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    Budget 2021 Recap

    After a year “that has been a test, unlike any other” Chancellor Rishi Sunak delivered his second Budget amid much speculation as to how he would continue to tackle the economic fallout from what has been the worst economic crisis in most of our lifetimes.


    Income Tax

    The personal allowance will increase to £12,570 from £12,500 for the 2021/22 tax year and the basic-rate band will increase to £37,700 from £37,500. The personal allowance and the basic-rate band will then be frozen until April 2026.

    There are no changes to the £5,000 savings rate band, £2,000 dividend allowance or the £1,000 savings allowance, and no change to the Income Tax rates. The Chancellor reconfirmed his promise not to increase Income Tax rates.

    Capital Gains Tax

    The Capital Gains Tax annual exemption will remain at £12,300 until April 2026. There were no changes to the rates for Capital Gains Tax.

    Capital Gains Tax is an area which the Government has asked the Office of Tax Simplification to review. Although there were no significant changes in this Budget, it is possible that changes may be on the horizon. The Chancellor did not mention Capital Gains Tax when he promised not to raise the rates on Income Tax, National Insurance or VAT.

    Inheritance Tax

    There were no changes announced for Inheritance Tax despite some speculation prior to the Budget, however this is another area which may see changes in the future, with four separate reports in the last few years proposing numerous ways in which it should be amended.

    The nil rate band remains fixed at £325,000 until April 2026, by which time it will have been fixed for 17 years. The residence nil rate band will remain fixed at £175,000 and the threshold at which the residence nil rate band begins tapering away remains fixed at £2 million.

    National Insurance

    The Chancellor restated his promise not to increase National Insurance rates.

    The National Insurance contributions Upper Earnings Limit and Upper Profits Limit will remain aligned to the higher-rate threshold at £50,270 until April 2026.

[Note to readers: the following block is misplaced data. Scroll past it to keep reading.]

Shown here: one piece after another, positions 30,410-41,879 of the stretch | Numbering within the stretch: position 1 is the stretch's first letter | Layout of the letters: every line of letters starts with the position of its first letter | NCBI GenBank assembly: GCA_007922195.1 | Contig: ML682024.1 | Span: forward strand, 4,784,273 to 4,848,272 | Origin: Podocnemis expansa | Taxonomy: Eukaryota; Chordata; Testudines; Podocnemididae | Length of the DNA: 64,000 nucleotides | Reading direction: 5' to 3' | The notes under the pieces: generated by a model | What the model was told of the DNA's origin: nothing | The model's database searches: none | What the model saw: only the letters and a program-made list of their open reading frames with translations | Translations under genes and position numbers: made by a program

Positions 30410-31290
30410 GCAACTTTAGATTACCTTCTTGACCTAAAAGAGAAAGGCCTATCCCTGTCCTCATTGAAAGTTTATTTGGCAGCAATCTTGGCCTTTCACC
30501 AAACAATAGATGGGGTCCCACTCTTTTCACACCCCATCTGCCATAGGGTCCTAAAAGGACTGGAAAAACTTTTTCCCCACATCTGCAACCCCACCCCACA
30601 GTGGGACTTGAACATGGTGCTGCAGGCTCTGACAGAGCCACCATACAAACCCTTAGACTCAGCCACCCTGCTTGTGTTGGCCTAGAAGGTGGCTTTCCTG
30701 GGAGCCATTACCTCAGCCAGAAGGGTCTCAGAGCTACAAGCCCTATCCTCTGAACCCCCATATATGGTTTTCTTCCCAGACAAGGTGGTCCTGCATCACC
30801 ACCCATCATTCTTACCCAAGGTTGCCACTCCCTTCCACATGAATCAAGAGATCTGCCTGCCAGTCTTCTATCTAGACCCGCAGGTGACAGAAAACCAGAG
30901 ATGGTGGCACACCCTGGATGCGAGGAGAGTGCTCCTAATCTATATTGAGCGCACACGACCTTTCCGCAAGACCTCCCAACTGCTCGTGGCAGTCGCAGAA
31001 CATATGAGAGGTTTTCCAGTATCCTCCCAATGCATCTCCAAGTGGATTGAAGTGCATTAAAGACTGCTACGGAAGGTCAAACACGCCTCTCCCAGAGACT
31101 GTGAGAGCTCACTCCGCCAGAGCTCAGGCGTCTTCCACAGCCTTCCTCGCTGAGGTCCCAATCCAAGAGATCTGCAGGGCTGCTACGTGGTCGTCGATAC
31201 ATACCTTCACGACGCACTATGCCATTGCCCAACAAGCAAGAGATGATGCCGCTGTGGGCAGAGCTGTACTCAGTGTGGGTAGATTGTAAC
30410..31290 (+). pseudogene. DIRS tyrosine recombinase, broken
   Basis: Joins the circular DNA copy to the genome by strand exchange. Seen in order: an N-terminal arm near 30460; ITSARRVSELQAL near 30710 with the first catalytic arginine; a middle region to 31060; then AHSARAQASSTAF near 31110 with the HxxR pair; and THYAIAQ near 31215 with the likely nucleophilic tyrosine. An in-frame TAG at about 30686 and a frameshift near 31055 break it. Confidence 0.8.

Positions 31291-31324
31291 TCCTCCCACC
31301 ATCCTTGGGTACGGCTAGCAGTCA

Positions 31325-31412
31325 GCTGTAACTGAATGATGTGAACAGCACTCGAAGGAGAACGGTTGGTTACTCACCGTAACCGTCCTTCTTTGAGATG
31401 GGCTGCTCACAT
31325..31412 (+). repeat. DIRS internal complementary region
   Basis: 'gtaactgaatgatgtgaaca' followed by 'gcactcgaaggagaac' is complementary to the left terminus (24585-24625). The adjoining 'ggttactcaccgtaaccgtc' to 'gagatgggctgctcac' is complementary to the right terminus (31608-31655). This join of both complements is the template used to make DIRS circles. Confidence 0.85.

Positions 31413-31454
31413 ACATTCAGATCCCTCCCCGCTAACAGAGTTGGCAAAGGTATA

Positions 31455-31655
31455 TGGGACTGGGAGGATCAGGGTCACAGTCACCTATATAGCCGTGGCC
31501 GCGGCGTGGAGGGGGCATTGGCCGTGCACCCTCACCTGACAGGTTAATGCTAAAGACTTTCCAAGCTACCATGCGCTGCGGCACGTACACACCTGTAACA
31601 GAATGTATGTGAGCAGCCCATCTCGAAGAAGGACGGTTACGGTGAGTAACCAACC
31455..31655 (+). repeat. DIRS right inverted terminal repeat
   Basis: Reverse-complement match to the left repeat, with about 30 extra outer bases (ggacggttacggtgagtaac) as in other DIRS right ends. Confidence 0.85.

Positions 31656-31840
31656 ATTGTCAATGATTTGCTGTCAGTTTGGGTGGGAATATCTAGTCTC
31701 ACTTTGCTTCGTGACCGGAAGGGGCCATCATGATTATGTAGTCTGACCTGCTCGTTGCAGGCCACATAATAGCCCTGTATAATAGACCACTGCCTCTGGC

The lifetime allowance has been frozen at its current 2020/21 level of £1,073,100 rather than increasing in line with inflation and will remain at that level until April 2026.

    It is expected that medium to high earners in the public sector who are building up significant defined benefit pensions will be adversely affected by this change.

    The annual allowance remains unchanged at £40,000.

    Thanks to the triple-lock guarantee, the single-tier State pension is to rise by 2.5% in 2021/22 up from £175.20 per week to £179.60 per week. Those who reached State pension age before April 2016 receive the Basic State pension and they will see an increase up to £137.60 per week from 6 April 2021 from £134.25 per week currently.

    The pension tax relief system is unaltered despite considerable speculation that the Government would make it less generous.


    The annual ISA limit remains at £20,000, and the Junior ISA allowance remains at £9,000.

    Tax Advantage Investments    (SEIS, EIS, VCT)

    There were no changes announced to these products. This will give higher-risk investors confidence to commit to regular investing in Tax Advantaged Investments for the foreseeable future. SEIS, EIS, and VCT are subject to EU State Aid Rules and have their sunset clause set for midnight on 5 April 2025. This means that investors have at least four more years during which they can invest in SEIS, EIS, and VCT. We expect the UK Government to extend the sunset clause as it is proving to have a positive impact on start-ups and early-stage companies.


    Corporation Tax

    One of the bigger announcements in the Budget was the future changes in the Corporation Tax rate.

    The rate of Corporation Tax will remain at 19% for the next two years. From April 2023 Corporation Tax will be tapered from 19% on profits up to £50,000, increasing to 25% for profits over £250,000.

    From 1 April 2021 until 31 March 2023 there will be an introduction of a 130% upfront capital allowance for investments in plant and machinery and a 50% first year allowance for qualifying special rate assets.

    Stamp duty

    Last July the Chancellor announced a temporary increase to the amount a purchaser could pay for residential property before Stamp Duty Land Tax was due. This Stamp Duty nil rate band increased from £125,000 to £500,000 but was due to end on 31 March 2021. The increase will now be extended until 30 June 2021. The nil rate band will then be reduced to £250,000 until 30 September. From 1 October the original £125,000 nil rate band will apply. These changes only apply in England and Northern Ireland.

    Mortgage Guarantee Scheme

    The Government will introduce a new mortgage guarantee scheme in April 2021.

    This scheme will provide a guarantee to lenders across the UK who offer mortgages to people with a deposit of just 5% on homes with a value of up to £600,000. Under the scheme all buyers will have the opportunity to fix their initial mortgage rate for at least five years should they wish to. The scheme, which will be available for new mortgages up to 31 December 2022, will increase the availability of mortgages on new or existing properties for those with small deposits.

    I hope you have found this Budget update helpful. Please do get in touch if you have any questions or would like more information.

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